Dealing with Grief: Complicated Grief

The experience of losing a loved one is extremely distressing, and unfortunately this is something that most people have to cope with at some point during their lives. When a loved one dies, it is normal to feel sorrow, guilt, and numbness for some time. With time, these feelings normally ease and the person who experiences them is able to heal and move on with his or her life. However, some people experience feelings of loss that are debilitating and don’t lessen with time. When this happens, it is known as complicated grief. When a person is dealing with complicated grief, he or she feels painful emotions that are so severe and prolonged that he or she is unable to move forward with his or her own life. In these cases, the person should seek professional help to deal with his or her grief more effectively.

Signs of Complicated Grief

  • Lack of trust in others
  • Extreme focus on the loss
  • Extreme focus on reminders of the departed loved one
  • Inability to accept the death
  • Detachment
  • Numbness
  • Seems to be consumed by or preoccupied with sorrow
  • Inability to find any enjoyment in life
  • Difficulty carrying out normal routines
  • Withdrawal
  • Feelings of hopelessness or worthlessness
  • Uncharacteristic and prolonged irritability or agitation

When to Seek Help

Grief, even intense grief, is a natural reaction to the loss of a loved one. In most cases, people are able to experience their grief, and then eventually move on with the help of a support network of family and friends. If a person experiences grief that does not seem to abate or appears to be debilitating for more than two months, it’s a good idea to encourage that person to seek professional help. If someone you care for is demonstrating the following symptoms of complicated grief, it’s time to seek help:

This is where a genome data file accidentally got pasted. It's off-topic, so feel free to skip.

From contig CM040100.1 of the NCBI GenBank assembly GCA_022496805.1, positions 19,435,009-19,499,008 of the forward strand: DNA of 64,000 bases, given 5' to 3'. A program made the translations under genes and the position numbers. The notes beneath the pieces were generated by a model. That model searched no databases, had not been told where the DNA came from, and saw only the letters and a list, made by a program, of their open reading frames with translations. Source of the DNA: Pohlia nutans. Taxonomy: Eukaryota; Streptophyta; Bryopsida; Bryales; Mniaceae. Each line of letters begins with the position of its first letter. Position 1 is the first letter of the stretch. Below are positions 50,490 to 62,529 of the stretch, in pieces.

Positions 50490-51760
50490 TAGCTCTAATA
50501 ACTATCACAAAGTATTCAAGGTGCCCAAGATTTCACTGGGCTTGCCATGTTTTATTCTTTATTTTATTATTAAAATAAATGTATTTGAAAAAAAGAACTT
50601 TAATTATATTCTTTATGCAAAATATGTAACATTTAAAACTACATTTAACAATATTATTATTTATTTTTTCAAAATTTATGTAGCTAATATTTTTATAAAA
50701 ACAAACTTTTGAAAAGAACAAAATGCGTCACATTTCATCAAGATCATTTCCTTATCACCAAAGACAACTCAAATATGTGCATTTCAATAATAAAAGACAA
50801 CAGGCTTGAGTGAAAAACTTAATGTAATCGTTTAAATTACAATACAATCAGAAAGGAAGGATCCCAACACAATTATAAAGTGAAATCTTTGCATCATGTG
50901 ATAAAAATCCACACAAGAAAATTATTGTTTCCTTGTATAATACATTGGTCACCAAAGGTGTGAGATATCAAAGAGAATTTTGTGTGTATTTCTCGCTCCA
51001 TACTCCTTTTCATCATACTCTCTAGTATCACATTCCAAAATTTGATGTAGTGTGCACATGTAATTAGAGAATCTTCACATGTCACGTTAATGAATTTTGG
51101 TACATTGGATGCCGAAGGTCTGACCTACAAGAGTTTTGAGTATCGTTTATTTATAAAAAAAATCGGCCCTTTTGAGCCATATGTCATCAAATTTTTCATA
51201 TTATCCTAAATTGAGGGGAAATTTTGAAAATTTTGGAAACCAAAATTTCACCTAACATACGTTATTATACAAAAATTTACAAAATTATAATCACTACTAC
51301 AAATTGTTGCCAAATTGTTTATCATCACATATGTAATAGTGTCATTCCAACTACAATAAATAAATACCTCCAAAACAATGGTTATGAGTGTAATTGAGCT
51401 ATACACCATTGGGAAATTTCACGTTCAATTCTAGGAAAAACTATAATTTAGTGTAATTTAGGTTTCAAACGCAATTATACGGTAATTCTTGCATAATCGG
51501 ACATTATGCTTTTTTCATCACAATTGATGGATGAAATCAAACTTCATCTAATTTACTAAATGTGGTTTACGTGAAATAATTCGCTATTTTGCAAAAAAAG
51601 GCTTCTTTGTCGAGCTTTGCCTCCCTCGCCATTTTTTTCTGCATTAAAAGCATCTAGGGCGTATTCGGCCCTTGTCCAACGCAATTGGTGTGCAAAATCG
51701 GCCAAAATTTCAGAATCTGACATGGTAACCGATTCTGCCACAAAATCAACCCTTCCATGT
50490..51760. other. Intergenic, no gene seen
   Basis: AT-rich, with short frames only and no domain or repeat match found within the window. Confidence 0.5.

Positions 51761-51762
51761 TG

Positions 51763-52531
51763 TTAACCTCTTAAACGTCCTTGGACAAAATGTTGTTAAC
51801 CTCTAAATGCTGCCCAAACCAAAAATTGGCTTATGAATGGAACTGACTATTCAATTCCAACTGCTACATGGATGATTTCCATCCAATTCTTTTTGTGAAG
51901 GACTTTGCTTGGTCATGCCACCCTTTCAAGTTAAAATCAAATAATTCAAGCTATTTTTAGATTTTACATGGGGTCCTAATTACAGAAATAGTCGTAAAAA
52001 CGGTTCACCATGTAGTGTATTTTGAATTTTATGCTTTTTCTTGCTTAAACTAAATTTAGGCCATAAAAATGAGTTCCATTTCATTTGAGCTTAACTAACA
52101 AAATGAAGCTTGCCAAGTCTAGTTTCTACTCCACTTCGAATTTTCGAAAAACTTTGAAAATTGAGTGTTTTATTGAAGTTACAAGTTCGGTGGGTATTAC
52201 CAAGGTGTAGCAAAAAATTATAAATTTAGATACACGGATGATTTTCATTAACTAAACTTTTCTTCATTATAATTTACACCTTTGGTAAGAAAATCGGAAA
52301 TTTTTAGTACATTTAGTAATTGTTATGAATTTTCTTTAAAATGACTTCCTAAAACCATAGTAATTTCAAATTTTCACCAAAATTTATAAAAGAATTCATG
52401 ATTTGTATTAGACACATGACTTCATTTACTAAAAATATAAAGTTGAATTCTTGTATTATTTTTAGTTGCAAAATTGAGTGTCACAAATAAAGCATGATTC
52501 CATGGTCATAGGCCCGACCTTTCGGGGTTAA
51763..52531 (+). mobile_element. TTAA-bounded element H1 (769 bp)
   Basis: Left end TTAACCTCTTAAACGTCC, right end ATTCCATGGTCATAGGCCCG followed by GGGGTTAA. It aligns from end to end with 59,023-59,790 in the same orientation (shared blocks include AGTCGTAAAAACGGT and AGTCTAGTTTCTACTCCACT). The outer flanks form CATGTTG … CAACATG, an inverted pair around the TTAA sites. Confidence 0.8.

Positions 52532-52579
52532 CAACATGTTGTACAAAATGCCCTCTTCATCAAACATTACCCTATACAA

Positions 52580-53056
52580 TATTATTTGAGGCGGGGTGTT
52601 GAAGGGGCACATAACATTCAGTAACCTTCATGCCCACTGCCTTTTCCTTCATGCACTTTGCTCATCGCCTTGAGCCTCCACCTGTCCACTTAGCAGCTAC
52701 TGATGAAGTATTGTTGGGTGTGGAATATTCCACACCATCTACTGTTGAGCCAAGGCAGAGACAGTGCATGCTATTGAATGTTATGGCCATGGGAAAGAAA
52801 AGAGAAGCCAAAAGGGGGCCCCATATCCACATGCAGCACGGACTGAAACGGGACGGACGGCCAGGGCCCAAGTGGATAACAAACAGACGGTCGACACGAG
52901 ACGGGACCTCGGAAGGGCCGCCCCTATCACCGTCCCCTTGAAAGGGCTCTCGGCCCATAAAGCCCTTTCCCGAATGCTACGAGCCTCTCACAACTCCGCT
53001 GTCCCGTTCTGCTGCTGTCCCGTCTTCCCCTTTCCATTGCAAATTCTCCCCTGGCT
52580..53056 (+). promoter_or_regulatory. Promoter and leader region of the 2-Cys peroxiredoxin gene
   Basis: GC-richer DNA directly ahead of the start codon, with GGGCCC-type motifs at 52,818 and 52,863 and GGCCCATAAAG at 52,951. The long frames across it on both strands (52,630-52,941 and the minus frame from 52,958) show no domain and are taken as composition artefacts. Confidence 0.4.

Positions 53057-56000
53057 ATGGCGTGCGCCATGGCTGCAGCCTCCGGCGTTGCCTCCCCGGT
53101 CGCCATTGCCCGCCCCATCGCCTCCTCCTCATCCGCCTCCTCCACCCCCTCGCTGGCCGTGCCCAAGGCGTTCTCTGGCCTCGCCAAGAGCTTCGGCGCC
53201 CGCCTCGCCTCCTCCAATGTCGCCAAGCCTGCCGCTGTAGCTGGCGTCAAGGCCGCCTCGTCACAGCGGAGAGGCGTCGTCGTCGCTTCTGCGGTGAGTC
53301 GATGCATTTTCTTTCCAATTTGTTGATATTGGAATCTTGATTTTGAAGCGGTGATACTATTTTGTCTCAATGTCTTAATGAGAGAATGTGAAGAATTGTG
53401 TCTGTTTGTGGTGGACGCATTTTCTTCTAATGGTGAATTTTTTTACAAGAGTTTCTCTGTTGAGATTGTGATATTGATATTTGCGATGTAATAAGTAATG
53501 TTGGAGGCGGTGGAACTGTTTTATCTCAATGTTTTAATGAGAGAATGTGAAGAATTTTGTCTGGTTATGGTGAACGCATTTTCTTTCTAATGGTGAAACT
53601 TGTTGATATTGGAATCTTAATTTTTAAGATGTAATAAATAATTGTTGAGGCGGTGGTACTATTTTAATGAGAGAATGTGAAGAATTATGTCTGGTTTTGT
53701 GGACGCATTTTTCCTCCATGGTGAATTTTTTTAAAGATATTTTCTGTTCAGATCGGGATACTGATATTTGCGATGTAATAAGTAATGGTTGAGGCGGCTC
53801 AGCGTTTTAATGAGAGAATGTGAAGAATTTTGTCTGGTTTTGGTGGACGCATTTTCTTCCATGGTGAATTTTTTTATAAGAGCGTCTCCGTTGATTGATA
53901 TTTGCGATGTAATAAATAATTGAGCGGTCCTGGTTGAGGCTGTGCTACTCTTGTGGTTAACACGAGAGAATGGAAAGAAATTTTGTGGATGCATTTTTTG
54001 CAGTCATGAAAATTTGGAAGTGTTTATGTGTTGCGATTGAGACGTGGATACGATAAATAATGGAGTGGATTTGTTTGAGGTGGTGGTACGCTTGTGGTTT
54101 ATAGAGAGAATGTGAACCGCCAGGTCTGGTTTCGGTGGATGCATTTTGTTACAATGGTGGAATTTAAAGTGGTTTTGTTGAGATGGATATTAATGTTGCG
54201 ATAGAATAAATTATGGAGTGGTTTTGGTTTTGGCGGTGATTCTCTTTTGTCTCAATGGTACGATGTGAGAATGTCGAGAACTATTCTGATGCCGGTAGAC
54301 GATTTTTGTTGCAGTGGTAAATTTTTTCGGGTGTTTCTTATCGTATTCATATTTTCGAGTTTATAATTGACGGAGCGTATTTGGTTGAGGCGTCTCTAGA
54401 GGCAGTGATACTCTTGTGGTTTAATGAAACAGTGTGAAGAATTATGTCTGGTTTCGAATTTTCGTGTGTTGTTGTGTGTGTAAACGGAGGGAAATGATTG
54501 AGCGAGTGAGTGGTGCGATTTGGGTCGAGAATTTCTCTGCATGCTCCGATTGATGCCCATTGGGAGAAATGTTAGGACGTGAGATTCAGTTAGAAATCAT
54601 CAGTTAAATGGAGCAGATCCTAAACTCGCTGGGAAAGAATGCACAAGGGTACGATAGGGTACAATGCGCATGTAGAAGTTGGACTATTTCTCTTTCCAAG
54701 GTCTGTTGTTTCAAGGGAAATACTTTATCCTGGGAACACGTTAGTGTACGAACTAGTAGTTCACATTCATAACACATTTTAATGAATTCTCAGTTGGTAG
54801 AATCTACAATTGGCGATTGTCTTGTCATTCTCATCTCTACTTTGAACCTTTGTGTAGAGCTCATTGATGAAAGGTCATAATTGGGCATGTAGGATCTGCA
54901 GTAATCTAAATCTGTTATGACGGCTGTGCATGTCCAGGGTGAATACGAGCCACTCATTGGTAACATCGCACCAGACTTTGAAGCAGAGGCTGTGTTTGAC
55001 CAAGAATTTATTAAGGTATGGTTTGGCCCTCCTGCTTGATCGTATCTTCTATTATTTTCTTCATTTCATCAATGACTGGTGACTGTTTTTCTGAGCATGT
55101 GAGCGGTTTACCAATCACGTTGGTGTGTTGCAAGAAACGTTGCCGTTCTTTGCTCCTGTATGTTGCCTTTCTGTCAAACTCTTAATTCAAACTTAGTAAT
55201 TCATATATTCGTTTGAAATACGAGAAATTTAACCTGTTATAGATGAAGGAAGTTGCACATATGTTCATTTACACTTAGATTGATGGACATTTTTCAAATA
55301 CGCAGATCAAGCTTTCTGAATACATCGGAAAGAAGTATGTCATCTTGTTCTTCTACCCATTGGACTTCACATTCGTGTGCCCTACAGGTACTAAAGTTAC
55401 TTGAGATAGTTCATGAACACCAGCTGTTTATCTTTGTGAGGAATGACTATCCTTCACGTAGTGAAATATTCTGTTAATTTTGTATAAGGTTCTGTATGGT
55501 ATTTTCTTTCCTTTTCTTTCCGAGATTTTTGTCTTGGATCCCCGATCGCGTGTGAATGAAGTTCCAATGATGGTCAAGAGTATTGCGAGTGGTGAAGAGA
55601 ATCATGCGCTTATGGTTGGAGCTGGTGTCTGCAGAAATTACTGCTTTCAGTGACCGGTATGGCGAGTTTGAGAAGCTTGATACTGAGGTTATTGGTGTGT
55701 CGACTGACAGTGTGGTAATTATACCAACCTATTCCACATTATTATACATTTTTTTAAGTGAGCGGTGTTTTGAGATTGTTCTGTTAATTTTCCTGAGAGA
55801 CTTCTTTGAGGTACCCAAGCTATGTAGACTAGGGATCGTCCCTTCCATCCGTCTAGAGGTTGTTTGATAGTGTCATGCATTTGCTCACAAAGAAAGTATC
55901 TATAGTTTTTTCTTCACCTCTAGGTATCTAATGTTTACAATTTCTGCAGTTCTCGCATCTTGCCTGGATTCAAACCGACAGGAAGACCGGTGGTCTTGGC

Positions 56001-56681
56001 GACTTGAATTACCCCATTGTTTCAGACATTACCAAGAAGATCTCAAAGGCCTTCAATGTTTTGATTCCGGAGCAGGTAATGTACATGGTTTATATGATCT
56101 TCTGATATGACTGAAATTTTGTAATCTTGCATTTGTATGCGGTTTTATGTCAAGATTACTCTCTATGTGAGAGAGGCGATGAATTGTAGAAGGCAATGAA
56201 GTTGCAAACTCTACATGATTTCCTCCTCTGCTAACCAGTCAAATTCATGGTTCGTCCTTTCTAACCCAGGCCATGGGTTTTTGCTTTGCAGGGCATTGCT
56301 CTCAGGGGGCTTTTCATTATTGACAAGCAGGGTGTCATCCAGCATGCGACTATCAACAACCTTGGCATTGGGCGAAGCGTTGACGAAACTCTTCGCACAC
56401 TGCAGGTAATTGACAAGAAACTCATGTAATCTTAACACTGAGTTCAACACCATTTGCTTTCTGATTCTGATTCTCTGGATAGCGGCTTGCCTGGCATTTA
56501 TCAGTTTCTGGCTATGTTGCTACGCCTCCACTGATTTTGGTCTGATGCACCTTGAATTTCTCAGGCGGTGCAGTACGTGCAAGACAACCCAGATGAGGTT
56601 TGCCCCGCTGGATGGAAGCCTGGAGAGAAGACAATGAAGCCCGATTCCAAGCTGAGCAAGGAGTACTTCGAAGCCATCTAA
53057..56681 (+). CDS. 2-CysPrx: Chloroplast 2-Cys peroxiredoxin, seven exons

• Wishing he or she had died along with the departed loved one
  • Is unable to focus on anything other than the death
  • Has persistent longing for the departed loved one
  • Feels intense guilt or feels that he or she could have somehow prevented the death
  • Feels as though life is no longer worth living
  • Has lost a sense of purpose in life

If someone you love is experiencing intense grief and has spoken about considering suicide, you should not leave that person alone. Call 911 or another emergency service right away.

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